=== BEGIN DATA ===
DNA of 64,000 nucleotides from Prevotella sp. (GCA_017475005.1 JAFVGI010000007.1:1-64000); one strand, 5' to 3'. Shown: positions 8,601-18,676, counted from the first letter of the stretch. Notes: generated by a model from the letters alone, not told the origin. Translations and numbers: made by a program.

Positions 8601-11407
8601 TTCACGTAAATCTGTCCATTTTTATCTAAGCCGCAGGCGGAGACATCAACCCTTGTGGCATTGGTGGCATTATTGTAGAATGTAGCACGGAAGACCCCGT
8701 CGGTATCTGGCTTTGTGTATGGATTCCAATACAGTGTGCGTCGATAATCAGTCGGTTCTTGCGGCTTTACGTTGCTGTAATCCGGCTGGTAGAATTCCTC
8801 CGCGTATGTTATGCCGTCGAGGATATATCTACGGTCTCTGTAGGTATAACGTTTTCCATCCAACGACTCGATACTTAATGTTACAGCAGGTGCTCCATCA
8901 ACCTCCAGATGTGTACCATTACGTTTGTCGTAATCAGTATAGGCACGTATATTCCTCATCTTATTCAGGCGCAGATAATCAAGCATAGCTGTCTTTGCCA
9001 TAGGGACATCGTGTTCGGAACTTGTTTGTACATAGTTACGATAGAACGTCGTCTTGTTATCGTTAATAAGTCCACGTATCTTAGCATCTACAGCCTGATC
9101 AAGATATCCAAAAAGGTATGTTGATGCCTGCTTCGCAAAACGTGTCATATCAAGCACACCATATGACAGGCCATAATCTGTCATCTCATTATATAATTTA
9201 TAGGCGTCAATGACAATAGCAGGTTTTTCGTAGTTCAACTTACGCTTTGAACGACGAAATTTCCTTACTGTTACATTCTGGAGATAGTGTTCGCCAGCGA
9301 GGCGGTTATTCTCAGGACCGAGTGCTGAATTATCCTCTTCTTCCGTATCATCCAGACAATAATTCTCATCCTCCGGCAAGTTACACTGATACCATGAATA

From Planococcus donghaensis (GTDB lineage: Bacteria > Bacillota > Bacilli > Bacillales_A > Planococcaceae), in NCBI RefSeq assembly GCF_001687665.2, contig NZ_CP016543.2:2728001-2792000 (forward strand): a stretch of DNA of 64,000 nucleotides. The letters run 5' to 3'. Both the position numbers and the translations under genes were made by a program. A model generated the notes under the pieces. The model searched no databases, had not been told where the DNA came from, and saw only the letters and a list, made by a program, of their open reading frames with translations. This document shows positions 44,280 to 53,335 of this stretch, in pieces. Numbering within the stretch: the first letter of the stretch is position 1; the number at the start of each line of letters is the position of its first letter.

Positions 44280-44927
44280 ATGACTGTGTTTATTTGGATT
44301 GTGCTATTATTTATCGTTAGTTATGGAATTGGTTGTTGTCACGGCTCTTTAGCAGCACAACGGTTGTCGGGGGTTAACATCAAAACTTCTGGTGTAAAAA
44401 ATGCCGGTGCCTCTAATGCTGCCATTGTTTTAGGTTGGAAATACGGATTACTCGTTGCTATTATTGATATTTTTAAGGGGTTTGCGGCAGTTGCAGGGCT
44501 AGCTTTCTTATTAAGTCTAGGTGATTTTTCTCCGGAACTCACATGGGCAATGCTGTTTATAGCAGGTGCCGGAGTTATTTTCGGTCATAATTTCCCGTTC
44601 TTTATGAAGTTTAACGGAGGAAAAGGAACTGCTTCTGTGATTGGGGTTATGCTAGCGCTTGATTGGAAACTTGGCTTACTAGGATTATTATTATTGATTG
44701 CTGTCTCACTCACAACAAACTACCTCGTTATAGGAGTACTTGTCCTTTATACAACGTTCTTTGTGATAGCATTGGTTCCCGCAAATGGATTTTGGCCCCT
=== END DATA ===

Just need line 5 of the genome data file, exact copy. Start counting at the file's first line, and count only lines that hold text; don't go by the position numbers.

8801 CGCGTATGTTATGCCGTCGAGGATATATCTACGGTCTCTGTAGGTATAACGTTTTCCATCCAACGACTCGATACTTAATGTTACAGCAGGTGCTCCATCA